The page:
MAULE IN THE FALL
Tex Maule has done it again. Boy—he must hate the Chicago Bears. Last championship game he picked the Giants to beat the Bears. Now he has the audacity to pick the Bears fourth. Did the Bears ever cut Tex Maule from their squad because he wasn't good enough?
CHET SMITH JR.
Arlington Heights, Ill.
You should do away with Maule's predictions so he can devote more time to his novels. They're all fiction, anyway.
Does Tex Maule really sleep in the Giants' locker room?
BENJAMIN S. WARREN III
In Tex Maule, SI has a good sportswriter with one drawback: he's still a Texan, and pro-Cowboy—even though he has dropped the Cowboys down a notch from last year.
September 20, 1964
As Mr. George Plimpton, the ephemeral quarterback, said during his brief tour with the Detroit Lions, "The linebackers were all close up shouting, 'Jumbo!Jumbo! Jumbo!' " The rest of the league will be hearing this all year. When the chips are down, defense wins, and the Lions will be the winners.
As a devoted fan of professional football, I would like to thank George Plimpton, the Detroit Lions and SPORTS ILLUSTRATED (Zero of the Lions, Sept. 7) for a real insight into the everyday training routines of a professional team.
Once again we armchair quarterbacks have been treated to an article that will make us appreciate the game even more.
Chagrin Falls, Ohio
Your pro football issue was extremely interesting, especially the beginning article (A Year of Change, Problems and Prosperity, Sept. 7). Why do New Orleans and Atlanta rate so high as future pro cities? Why not try the football capital of the nation, Columbus? Everyone knows how popular Ohio State is here. The Cleveland Browns and local high school football are just as popular. Here little league football is probably more popular than Little League baseball. Face it, the pros can't overlook one of the nation's fastest-growing cities for long, so I hereby place Columbus in line for affiliation in either the NFL or AFL.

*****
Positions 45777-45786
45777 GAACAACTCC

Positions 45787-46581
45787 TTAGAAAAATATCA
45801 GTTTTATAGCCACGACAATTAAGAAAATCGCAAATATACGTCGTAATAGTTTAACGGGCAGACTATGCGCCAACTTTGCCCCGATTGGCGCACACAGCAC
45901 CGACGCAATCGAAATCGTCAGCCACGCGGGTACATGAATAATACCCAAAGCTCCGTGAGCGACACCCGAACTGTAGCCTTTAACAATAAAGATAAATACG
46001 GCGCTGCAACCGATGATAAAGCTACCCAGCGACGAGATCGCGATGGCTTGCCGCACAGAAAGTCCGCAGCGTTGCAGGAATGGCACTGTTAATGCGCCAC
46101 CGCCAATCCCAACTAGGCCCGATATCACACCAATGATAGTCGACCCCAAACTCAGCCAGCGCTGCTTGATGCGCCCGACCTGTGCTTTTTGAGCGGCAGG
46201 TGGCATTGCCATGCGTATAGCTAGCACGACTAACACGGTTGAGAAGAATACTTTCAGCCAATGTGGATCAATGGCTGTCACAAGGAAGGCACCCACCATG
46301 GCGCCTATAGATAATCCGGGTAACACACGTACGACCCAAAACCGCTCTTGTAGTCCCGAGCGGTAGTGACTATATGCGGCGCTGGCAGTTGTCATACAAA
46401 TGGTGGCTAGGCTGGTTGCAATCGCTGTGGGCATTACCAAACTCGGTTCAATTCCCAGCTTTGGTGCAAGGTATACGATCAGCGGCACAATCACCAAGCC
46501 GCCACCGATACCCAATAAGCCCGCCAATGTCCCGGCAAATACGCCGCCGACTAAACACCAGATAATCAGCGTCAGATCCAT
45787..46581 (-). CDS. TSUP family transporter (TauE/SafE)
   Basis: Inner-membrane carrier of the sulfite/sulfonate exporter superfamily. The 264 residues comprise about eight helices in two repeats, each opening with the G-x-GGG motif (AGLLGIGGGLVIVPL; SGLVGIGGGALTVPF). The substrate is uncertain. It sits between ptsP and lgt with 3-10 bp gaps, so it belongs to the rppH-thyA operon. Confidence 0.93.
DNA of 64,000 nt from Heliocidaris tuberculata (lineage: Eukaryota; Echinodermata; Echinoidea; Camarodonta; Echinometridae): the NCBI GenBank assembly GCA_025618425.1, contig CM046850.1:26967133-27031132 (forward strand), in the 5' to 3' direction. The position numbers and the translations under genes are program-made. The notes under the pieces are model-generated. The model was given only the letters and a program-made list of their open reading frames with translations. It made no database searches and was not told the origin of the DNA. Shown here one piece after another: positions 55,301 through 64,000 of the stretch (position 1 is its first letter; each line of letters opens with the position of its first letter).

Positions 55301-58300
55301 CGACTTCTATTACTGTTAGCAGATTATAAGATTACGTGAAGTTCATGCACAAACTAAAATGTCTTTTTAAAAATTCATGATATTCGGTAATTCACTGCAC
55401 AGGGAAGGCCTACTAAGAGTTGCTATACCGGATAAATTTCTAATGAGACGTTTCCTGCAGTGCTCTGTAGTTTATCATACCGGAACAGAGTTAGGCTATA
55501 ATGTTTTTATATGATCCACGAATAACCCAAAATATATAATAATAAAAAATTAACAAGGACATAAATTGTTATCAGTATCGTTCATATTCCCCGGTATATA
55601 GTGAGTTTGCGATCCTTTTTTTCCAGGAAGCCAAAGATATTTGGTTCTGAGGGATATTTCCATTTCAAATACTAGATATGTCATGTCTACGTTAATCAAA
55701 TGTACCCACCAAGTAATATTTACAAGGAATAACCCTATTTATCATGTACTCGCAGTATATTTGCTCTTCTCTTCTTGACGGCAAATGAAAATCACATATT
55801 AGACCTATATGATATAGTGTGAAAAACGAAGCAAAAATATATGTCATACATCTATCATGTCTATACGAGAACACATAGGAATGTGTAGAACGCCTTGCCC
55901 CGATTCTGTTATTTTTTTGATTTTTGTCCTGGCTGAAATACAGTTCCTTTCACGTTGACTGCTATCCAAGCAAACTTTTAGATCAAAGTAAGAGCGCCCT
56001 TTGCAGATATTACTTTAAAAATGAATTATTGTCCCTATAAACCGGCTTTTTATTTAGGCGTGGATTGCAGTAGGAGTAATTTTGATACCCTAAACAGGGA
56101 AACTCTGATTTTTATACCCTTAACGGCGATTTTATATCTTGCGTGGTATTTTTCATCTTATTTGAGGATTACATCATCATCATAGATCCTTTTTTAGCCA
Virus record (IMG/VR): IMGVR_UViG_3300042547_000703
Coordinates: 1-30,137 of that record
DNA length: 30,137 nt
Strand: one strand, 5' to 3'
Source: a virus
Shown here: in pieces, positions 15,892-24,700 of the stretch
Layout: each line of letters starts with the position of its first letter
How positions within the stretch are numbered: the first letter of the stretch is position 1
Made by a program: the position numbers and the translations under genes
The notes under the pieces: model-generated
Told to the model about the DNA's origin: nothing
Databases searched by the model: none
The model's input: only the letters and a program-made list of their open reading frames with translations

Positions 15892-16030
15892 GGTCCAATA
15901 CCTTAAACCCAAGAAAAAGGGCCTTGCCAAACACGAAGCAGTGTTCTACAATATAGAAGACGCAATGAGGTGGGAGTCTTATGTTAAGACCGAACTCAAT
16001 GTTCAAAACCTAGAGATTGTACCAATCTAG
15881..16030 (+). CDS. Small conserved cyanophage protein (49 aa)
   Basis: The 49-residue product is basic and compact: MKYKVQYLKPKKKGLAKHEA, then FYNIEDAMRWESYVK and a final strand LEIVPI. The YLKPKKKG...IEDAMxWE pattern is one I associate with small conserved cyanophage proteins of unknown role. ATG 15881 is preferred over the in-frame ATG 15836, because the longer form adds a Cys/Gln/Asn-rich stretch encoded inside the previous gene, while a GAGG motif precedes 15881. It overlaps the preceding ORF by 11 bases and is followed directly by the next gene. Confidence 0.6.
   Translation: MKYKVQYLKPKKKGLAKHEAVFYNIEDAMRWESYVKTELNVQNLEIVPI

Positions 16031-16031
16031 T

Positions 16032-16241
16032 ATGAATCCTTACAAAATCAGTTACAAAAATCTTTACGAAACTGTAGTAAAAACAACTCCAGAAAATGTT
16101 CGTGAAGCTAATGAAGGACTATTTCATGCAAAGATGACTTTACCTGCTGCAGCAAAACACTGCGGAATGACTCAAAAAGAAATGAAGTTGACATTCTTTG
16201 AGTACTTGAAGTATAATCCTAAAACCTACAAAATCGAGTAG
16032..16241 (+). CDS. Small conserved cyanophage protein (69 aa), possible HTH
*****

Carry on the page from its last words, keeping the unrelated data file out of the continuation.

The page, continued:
Your references to New Orleans as a city with tremendous pro football potential are deeply appreciated and very accurate. Our city has demonstrated overwhelmingly its readiness for franchise. And we will accept whichever league makes the first offer beneficial to the people of New Orleans.
I would like to take issue with your report on Richie Allen and his comments on the Rookie of the Year award (SCORECARD, Sept. 7). Your article gives the impression that Allen scorns the award as of no value at all—which is false. In effect, he actually stated that while being made Rookie is a great honor, he is more interested in helping his team win a pennant, adding that the Rookie of the Year would be a greater prize to work for if some money were included.
MICHAEL P. KUROCZKO
King of Prussia, Pa.
What Richie said was that he is only interested in helping the Phillies win the pennant. He also explained that the rookie award, without any cash benefits, would not help him to support his family—which is his primary intention.
Let me caution your writers to abstain from such remarks when they come to the City of Brotherly Love in October. They may find that knocking a Phillie in Philadelphia can be more dangerous than scrawling "I like Lyndon" on the Kremlin wall.
Grand story on Jim Ryun (A Kansas Boy with a Man-size Task, Sept. 14). It makes me realize how tough it is to be a winner, especially against guys like Burleson, O'Hara and Grelle.
May I congratulate Mr. O'Leary on an excellent article. Not only does the story point out Ryun's great incentive, but it also shows Coach Bob Timmons' strategy and technique in attempting to mold Ryun for this year's Olympic Games.